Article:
Camera settings for videography

Good afternoon IFC! I know there are plenty of avid spotters among us, so I figured some of you might be able to help.
I recently got into plane spotting with the introduction of my first camera. You can check out my current videos here: https://m.youtube.com/@PineTreeAviation

Anyway, I’ve been noticing that my camera jumps around a lot and is very shaky. I’m working on getting a tripod, but do you guys have any advice on VIDEO settings or tips/tricks I can use?

Secondly, does shutter speed and aperture matter for film shooting or is that for photography only?

Lastly, does frame rate improve the overall quality of the video, and if so, would it be smoother?

Thanks in advance to anyone who responds and have a wonderful day!

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Hello there!

I’ve been here for a while and quite like spotting so I’ll attempt to answer your questions (although filming is not my main activity)

In terms of settings, you can check if your camera offers image stabilization (either in settings or a physical switch on the camera). This would help reduce vibrations (but may make the frame a bit smaller FYI).
As for physical techniques, I personally have 2 ways of taking videos. Either I hold the camera against my chest or face and hold my breath to limit vibrations (obviously only works for short videos) or I rest the camera on a cloth (on a smooth surface preferably). By putting the camera on a cloth on, say, a car roof, for example, you can keep filming smooth video as cloth doesn’t move on its own. You can also maintain a constant camera heading by folding or changing the position of the cloth. Finally, to pan, you can simply take a corner of the cloth and pull it left or right to keep the camera panning horizontally!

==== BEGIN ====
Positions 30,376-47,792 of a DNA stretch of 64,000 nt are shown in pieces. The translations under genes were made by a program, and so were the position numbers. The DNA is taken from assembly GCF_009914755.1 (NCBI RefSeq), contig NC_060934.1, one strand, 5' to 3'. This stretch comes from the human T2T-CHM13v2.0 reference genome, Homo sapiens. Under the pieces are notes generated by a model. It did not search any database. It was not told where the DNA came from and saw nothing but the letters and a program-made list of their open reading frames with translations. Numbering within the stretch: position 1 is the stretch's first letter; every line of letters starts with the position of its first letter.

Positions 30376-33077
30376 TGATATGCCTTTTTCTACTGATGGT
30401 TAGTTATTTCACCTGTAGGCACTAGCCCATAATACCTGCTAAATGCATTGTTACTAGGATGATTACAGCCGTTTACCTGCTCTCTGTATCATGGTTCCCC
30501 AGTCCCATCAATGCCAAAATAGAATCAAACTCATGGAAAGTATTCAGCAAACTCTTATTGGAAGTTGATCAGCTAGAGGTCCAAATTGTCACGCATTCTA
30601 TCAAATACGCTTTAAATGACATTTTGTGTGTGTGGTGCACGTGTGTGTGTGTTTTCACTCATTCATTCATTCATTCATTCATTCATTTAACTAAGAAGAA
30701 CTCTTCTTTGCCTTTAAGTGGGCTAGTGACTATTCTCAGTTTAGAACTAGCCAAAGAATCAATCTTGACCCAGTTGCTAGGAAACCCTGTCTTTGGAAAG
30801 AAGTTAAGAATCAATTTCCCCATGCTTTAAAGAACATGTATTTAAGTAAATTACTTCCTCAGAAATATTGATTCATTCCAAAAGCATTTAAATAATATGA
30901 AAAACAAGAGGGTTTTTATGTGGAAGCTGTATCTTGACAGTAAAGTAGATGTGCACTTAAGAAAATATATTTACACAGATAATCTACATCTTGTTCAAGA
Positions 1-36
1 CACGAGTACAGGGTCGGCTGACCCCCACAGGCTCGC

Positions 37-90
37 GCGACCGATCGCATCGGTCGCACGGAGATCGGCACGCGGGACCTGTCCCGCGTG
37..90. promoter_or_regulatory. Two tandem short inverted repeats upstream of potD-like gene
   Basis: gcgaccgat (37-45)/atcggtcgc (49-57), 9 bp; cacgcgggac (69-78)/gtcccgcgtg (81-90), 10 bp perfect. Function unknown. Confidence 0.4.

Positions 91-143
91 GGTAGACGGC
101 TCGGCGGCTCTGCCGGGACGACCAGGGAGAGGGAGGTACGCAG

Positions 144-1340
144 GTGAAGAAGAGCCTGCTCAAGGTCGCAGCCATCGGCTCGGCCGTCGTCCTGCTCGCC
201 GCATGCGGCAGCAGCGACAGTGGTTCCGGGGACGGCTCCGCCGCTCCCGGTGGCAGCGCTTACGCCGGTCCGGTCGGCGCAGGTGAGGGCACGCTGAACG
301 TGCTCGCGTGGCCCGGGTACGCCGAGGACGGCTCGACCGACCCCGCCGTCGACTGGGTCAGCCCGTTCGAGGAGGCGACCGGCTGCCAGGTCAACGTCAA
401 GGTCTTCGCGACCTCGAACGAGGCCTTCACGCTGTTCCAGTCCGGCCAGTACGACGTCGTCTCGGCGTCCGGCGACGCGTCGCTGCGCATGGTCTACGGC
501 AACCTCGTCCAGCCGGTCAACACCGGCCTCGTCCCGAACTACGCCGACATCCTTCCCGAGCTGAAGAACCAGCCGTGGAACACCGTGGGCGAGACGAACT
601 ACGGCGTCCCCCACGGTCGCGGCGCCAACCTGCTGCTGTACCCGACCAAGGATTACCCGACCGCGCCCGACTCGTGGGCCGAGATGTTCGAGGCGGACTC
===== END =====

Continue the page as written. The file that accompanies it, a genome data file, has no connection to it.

In video, shutter speed is how long each frame is exposed and aperture is how open the lens is. A longer shutter speed will usually create crisper but brighter images (but also blurrier frames if you are in movement). Aperture will change the depth of field and the brightness (and graininess) as you are basically controlling how “open the camera lens” is. Here is a guide to aperture:

Aperture

Frame rate is how often individual pictures are taken. ( A video is not really a video, but rather millions of photos taken in quick succession and then stitched one after the other). By having a framerate of 24fps for example, you will have standard-speed video with 24 individual pictures taken every second, and a regular file size. However, if you take the same video at 30,000fps, it will be a much larger file and much better for slow motion as individual shots are taken 1/30000 seconds after each other, allowing to see detail very clearly in action shots. Frame rate does not affect the quality of a video, but higher frame rates will be smoother in the way that there are more individual pictures of everything happening (whilst a video at 2FPS for example would look very laggy and would be unwatchable, and a video at 0.2fps is not a video, it is a powerpoint presentation).

I hope this helped.

Feel free to ask any questions you may have!

Have a great day and keep up the videography, you’re doing great!
Robertine

Again, if anything I say is inaccurate, anyone can feel free to hop in and let me know. Im more of a photo guy than a video guy, and will willingly accept feedback and corrections.

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I highly recommend 60fps bc it allows you to move the camera with little motion blur and it makes for a better video

Thank you very much! This is very helpful. The cloth trick is very neat, I’ll try it out soon and let you know how it goes!

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